Dendreon announced today that it expects to have interim data for Provenge for prostate cancer in October 2008. Now the waiting for Provenge game has a clearer time frame attached to it.
If you have followed the Dendreon Provenge story (See my Dendreon (DNDN) page), you know that Phase III trials of Provenge for treating metastatic prostate cancer had some interesting results. An FDA committee recommended that Provenge be approved for treatment, but the final (so far) decision was to ask for more data. There were accusations that the committee members who nixed Provenge had relationships with competitors. Prostate cancer victims who know that Provenge, which is an immune therapy, is safe and sometimes effective are angry about the FDA decision.
The FDA and Dendreon have agreed in advance what the threshold must be in the current trial for the FDA to grant approval for allowing doctors to treat patients. However, statistics are involved. If Provenge has (to some degree) effective, the more patients who try it, the more a positive outcome is probably reality based, rather than just a random statistical fluctuation.
Dendreon thinks the earlier statistics will hold up when a larger number of patients are tested. In October an independent committee will look at the data from the current trial. If the data show a sufficient degree of benefit to patients, this interim analysis will be taken to the FDA for approval. If the data is good but not statistically strong enough, the trial will continue. If the data is so poor that even improved outcomes in the next leg can't raise the benefits to a statistically significant level, then probably the trial will be stopped, and certainly Dendreon investors should be informed.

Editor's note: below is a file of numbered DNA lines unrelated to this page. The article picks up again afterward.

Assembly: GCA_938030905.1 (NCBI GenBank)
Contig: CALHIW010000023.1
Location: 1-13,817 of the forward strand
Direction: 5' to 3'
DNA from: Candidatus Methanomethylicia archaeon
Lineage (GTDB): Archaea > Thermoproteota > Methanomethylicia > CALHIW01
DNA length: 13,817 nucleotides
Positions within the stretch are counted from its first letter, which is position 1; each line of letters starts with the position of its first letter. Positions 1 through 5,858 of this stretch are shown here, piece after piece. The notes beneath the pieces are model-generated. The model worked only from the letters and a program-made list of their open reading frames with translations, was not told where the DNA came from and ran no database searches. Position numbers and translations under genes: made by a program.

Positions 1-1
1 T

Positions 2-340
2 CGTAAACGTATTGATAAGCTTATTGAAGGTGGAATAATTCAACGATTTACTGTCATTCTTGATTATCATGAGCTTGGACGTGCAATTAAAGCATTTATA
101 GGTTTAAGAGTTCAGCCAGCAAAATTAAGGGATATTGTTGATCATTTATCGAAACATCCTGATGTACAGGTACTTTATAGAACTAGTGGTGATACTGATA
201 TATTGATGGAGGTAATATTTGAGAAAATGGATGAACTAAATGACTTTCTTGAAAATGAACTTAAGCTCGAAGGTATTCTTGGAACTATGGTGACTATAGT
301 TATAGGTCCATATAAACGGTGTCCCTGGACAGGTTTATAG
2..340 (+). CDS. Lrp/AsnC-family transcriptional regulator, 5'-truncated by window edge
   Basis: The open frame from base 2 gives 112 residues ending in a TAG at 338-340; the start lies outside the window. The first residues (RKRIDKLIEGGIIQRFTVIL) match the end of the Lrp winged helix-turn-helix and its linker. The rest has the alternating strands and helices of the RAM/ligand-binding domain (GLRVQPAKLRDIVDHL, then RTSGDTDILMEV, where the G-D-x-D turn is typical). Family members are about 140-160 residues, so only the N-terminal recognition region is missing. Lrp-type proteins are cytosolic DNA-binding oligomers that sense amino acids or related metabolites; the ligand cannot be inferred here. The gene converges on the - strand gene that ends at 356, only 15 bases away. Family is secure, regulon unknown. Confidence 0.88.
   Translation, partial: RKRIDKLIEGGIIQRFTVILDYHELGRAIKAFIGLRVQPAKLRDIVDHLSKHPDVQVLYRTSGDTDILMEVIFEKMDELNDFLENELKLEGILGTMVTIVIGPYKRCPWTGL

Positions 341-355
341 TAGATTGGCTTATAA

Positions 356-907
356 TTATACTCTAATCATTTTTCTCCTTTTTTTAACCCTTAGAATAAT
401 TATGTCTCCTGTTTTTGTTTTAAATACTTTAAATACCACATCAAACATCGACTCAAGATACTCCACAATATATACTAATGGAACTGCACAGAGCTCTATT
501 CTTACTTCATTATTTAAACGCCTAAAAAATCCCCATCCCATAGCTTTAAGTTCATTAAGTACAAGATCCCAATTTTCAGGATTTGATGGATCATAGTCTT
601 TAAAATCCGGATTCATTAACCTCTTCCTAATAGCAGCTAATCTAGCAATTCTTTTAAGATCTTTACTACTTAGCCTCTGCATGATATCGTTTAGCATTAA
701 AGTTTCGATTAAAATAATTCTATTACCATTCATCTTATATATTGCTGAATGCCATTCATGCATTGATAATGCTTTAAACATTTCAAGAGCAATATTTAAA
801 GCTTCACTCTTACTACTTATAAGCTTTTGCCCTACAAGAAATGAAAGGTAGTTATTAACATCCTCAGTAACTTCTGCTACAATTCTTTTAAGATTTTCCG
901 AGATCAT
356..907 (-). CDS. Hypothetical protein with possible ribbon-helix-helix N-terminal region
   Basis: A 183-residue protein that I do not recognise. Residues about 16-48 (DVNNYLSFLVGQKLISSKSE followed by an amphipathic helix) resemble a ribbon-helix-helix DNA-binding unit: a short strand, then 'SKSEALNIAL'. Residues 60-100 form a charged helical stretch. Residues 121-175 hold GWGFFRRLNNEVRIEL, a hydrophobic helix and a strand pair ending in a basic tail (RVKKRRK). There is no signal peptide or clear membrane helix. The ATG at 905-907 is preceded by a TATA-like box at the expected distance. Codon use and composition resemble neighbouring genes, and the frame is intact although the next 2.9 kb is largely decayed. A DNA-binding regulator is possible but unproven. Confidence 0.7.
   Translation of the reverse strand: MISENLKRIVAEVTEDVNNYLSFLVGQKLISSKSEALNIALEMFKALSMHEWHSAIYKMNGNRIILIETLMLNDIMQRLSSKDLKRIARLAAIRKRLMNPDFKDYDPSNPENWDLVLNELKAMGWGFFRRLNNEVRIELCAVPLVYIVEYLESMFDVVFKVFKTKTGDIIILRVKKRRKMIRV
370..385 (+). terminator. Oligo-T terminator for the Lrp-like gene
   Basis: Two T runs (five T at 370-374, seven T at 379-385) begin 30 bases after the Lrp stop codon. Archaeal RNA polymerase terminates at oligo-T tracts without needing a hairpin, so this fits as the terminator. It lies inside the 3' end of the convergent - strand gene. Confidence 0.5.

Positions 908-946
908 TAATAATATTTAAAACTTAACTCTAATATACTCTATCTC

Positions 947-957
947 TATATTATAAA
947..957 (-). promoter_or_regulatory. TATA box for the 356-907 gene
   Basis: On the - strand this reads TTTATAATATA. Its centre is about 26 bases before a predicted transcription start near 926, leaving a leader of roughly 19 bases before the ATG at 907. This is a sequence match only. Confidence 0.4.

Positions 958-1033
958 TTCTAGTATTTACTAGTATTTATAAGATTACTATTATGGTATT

The sad thing, if Provenge is approved, is that a large number of men who would have benefited from the therapy will have died in the meantime, or will have seen their cancers progress to the point where Provenge is no longer effective. Including those who were given placebos in the current double-blind trials.
Provenge, if it works, would be proof of concept to a whole new biotechnology. If money flows in after approval, expect Dendreon to conduct tests on a wide variety of cancer types (every cancer type is different, so each requires a different chemical target to be verified for the technology to work.)